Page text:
Mumbai Local

Melting sickness into laughter

Harish Bhuvan (R) with a member of Compassionate Clowns entertaining children at Indira Gandhi Institute of Child Health Hospital in Bangalore on Thursday. —Photo: Sampath KumaR  

Harish Bhuvan has a way of making everyone go bananas — even if it is a bleak hospital ward, where ailing children are lying listless on their clanky beds. He looks into their eyes and holds their hands. Sometimes, his painted nose and cheeks entice the little ones so much that they refuse to let go of him. These are the moments Harish lives by.

This 25-year-old from Bangalore is on a mission to spread love and laughter through a unique initiative of medical clowning. A band of clowns, which goes by the name Compassionate Clowns, has been doing the rounds of hospitals and medical care centres in various cities. They have twice performed in Mumbai.

“A couple of years ago, my friend and I struck upon this idea by watching street clowning acts. In our first clowning act, we did not know what to do. We just fell on the floor and rolled on it and were pretty much a failure. But it was still making patients happy. I realised this was what I wanted to do for the rest of my life. It took a lot of courage to make that decision of spreading clowning,” says Harish.

This January, he quit his research-based job at IIT-B and began a journey through the towns and villages of western India. “Many, including my parents asked me how I would survive. I told them just give me one year,” he recalls.

His vagabond spirit took him to unknown places. Harish slept under trees, at bus stops, in houses of hospitable villagers and ate what was offered to him. In Gujarat they called him ‘Ranglo’ (joker). At a retreat organised by an NGO in Ahmedabad, Harish spoke to a number of people about his idea of spreading clowning. A couple of them put it on social media and the idea caught on. The first organised act of clowning was at a hospital in Ahmedabad, says Harish.

The band of clowns has about a thousand members spread across Mumbai, Gandhinagar, Vadodara, Indore, Bangalore, Karamsad, Hyderabad and Bangalore. Harish performed in Bangalore on Thursday and is expected to visit Mumbai this month-end.

Hospitals corridors come alive when Harish and his clowns make their way to the children’s ward. They apply make-up, paint their noses, sport smileys or numbers or alphabets on their cheeks. Some sing, some dance and some juggle. Harish, who has dabbled in theatre, does mime and tricks with toys.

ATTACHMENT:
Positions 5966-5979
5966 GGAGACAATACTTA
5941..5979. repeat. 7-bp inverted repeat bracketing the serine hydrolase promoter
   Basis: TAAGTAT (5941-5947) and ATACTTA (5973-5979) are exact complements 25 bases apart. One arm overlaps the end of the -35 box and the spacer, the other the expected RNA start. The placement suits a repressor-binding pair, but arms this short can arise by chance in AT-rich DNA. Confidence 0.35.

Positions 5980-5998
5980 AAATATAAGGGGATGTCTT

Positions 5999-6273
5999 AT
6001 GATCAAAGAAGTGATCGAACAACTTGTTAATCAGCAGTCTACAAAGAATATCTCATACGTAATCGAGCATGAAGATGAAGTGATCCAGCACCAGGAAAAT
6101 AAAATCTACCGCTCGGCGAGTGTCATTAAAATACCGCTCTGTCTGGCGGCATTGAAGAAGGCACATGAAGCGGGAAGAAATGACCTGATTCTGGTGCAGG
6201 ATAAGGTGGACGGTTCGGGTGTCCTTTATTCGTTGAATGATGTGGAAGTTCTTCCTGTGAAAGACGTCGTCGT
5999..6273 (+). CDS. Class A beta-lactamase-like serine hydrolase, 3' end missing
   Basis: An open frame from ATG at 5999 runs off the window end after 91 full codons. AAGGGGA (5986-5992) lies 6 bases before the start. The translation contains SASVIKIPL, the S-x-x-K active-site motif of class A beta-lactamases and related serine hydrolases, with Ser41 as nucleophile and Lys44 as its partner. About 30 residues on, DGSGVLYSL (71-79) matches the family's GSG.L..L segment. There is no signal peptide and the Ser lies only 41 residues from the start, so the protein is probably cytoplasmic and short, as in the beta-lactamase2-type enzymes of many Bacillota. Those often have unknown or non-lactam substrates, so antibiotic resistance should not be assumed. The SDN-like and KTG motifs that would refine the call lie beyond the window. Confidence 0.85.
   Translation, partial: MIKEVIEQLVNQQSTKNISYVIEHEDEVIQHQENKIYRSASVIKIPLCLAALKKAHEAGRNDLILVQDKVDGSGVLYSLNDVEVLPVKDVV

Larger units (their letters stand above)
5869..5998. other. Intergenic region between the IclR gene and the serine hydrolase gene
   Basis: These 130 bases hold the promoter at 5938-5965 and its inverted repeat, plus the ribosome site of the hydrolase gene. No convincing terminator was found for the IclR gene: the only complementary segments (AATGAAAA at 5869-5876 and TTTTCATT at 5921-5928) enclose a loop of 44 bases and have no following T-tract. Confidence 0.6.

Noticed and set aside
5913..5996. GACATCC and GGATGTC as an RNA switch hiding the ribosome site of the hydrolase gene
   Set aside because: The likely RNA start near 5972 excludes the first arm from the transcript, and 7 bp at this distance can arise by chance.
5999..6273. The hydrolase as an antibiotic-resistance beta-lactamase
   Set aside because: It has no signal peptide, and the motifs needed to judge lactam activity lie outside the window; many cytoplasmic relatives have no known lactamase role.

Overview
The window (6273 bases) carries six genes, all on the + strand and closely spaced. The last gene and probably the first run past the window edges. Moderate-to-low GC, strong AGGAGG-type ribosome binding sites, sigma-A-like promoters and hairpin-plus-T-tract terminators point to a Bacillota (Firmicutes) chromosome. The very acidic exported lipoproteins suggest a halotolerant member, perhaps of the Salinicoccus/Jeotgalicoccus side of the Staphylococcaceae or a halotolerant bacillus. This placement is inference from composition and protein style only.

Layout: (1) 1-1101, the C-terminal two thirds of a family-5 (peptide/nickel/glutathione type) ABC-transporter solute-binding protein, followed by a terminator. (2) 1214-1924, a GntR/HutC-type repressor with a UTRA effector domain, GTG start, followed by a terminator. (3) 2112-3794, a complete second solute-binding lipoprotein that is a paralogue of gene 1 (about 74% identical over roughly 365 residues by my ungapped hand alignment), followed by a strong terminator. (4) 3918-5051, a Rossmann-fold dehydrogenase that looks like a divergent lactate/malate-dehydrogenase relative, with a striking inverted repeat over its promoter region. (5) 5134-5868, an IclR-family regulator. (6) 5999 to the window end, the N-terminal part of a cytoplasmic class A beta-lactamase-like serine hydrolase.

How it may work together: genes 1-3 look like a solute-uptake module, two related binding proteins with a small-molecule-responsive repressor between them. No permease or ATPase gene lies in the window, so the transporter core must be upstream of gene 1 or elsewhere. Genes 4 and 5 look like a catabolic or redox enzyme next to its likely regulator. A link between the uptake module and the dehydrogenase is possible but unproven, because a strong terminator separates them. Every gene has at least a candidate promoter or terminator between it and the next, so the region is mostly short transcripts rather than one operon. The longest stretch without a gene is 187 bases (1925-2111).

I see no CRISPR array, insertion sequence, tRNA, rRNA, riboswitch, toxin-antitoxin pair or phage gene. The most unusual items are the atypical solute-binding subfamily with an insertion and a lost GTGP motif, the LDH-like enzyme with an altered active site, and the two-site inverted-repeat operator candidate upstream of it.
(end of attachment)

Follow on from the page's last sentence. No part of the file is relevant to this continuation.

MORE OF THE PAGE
The clowns have a “trademark Banana Song”, says Harish. “By the end of it, everyone goes bananas. The collective energy of clowns in a ward can create magic.

“The first thing we try to do is connect with the patients. We ask them what they like. I have discovered that asking what people like to eat is a winning question,” he says.

Harish recalls the several ways in which children’s recovery has moved him. For instance, one-year-old Ramesh was severely malnourished. “His wrist was the size of just two fingers,” says Harish. He was in the PICU (paediatric intensive care unit). On his first visit, Harish took a spring with him for his clown act, which caught the child’s attention. The next week he took a shrinkable ball. As Ramesh learnt to play with these toys, his body movement improved. “By the fourth day he was running out of his ward and in a month’s time he got discharged. The nurses said his condition would normally require two to three months of hospitalisation.”

Most of all, Harish remembers the tight hug of a two-week old infant, who suffered from blockages in his nerves. “Connecting with him was a magical experience,” says Harish.

In the early days, hospitals were sceptical about allowing his clowning acts. Medical superintendents asked if he would be making children angry. Once, the clowns had to perform to the medical authorities to get permissions. “By now we have understood the procedure to get permissions, so it is easier,” says Harish. The working of Compassionate Clowns is decentralised.

“There is no control of what to do. There is only a small code of conduct — never charge for anything or use toxic humour. We also have a round of reflection where clowns discuss their experience and connect with one another,” says Harish. His philosophy of living by “gift economy”, where you do not charge for your services, but depend on what people give, has stood him in good stead so far.

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Printable version | May 14, 2021 10:03:44 AM |

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